The offered plans would have an additional $25 monthly premium and in all likelihood, high deductibles, making them unaffordable to many poor families, in the eyes of the Democrats. The plans also only would cover basic medical care and would provide a limited number of hospital visits.
“There’s very little you can buy,” said Rep. Mia Jones (D-Jacksonville). “This population will not be able to take this product that has been crafted for them and not be able to do anything of value with it.”
The Senate plan would take $50 billion in PPACA money over the next decade and create vouchers for the 1.1 million Floridians at or below 133 percent of the federal poverty line in order to purchase their own private health insurance.
The perks of power
The discrepancy between what the House membership is asked to pay for health insurance and what is asked of the poorest Floridians — or even other state employees — has put Florida’s Republicans in an awkward and embarrassing position.
Florida House Speaker Will Weatherford (R-Wesley Chapel) said in a statement, «We are aware of the differences in what House members pay compared to other state employees for health insurance and are looking forward to addressing it next session.»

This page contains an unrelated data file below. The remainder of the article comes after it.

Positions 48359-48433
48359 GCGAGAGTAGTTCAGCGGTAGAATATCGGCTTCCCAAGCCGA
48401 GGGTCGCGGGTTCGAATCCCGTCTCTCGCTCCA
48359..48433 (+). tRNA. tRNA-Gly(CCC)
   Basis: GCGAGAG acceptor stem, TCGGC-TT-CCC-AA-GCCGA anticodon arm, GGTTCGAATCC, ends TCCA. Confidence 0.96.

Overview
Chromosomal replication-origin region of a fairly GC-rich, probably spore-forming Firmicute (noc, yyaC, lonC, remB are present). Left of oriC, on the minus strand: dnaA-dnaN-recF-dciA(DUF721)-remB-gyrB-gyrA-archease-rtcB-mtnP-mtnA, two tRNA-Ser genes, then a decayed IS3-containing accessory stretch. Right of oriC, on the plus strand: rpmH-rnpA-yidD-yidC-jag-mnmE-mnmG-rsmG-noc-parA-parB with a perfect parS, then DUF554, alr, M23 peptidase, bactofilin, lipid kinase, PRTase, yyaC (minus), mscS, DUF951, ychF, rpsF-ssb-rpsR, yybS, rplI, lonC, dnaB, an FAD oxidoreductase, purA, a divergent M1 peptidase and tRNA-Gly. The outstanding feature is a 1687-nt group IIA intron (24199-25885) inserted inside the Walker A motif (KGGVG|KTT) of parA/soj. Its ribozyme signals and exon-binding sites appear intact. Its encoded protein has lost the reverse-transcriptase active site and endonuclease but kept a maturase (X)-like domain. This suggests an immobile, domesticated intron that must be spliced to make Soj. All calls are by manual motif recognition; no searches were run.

Many see this as a clear double standard. “I don’t think there is a defense of that. I think it’s pretty unconscionable,» said Karen Woodall, executive director of the left-leaning Florida Center for Economic and Fiscal Policy. «And then to turn around and the leadership to say the reason 1 million people aren’t accessing taxpayer-funded health care is they don’t want to use taxpayer dollars is very disingenuous.”
Florida heavily subsidizes the cost of health care for all state employees. But the 24,000 supervisors and managers in state government receive extra subsidization, creating a nearly premium-free health insurance plan for those on top.
While the House opted to keep itself within this classification, the Senate moved to be lowered to the health insurance plan most state employees enjoy. State senators pay $50 per month for health insurance for single coverage and $180 per month for family coverage.